15 HVAC Choosing the right system(s) An efficient system: Integrates with the design concept Matches planned use and zone control Has a manageable level of complexity Is scalable for varying demand Is easy to maintain Is easy to control

16 Reduce loads from ventilation Demand control ventilation HVAC DEMAND CONTROL VENTILATION Graphic from:

17 17 Reduce loads from ventilation Total energy recovery HVAC

18 Ground source heat pumps  EER 13.5  COP 4.5 Server room cooling tied to heat pump loop Dedicated outside air VAV with GSHP & heat recovery Demand control ventilation Economizers User control thermostats with +/- 2°F adjustment VFDs on water pumps CASE STUDY HVAC

19 19 Avoid these common pitfalls Equipment selection based on first-cost only Failure to right-size equipment based on final building envelope configuration and energy efficiency measures implemented Lack of system commissioning Cramped mechanical rooms Inadequate operator training Poor system zoning HVAC

20 Great potential No other system has greater potential to determine the success (or failure) of an energy-efficient building project than the selection, installation, and commissioning (or lack of commissioning) of HVAC controls. BUILDING AUTOMATION SYSTEMS (BAS)

21 BUILDING AUTOMATION SYSTEM (BAS)  Ability to control and document systems and settings  Design to the level of ability of operating personnel  Assure adequate training and ability to manipulate  System should  Allow owner to set schedules for equipment and lighting  Optimal equipment start with adaptive learning  Time and respond capabilities based on demand in zones  Monitor and meter energy use  Trend data  Reset schedules for systems  Send alarms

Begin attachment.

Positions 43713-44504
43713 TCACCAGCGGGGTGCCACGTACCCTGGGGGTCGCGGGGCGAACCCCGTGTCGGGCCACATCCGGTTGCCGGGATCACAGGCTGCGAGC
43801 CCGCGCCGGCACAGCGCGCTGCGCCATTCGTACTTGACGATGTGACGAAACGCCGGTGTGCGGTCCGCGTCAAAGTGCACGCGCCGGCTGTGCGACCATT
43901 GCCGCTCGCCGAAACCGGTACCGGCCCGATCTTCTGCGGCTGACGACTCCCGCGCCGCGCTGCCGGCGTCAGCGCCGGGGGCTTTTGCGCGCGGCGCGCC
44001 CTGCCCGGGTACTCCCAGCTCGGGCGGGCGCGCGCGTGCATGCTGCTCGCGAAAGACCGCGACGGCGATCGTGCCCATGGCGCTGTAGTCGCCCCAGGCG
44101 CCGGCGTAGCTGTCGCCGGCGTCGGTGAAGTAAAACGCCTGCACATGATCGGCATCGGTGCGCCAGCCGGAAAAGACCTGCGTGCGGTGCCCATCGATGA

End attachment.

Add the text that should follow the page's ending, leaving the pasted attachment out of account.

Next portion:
22  Full building automation system (BAS)  Allows minimal control at each space  Provide district-wide control from central office CASE STUDY BUILDING AUTOMATION

23 23 BUILDING AUTOMATION “DON’TS” Avoid these common pitfalls All control points – no status points Too complex Sometimes people need/ want this: Not this:

24  Community college in southern Illinois  Had a BAS, were never trained on how to use it  Needed to call BAS contractor anytime there was a malfunction – so, typically didn’t bother to call. BUILDING AUTOMATION “DON’TS” $180/hr * 4-6 hrs = proposal $180/hr * 4-11 hrs = work completed $1,440 - $3,000!

25 COMMISSIONING  A quality assurance process  Occurs between early design phase through occupancy  Ensures that the building operates as intended  Building staff are prepared to operate and maintain  Why is it needed?  Increasing complexity of  building control systems  Lack of contractual coordination  between trades  Technical staff in the field who  looks out for the owner

Download ppt "1 LIGHTING. 2 LIGHTING 30% better-than-code is incredibly easy for lighting – the standards are lagging the industry revolution."

Similar presentations

Ads by Google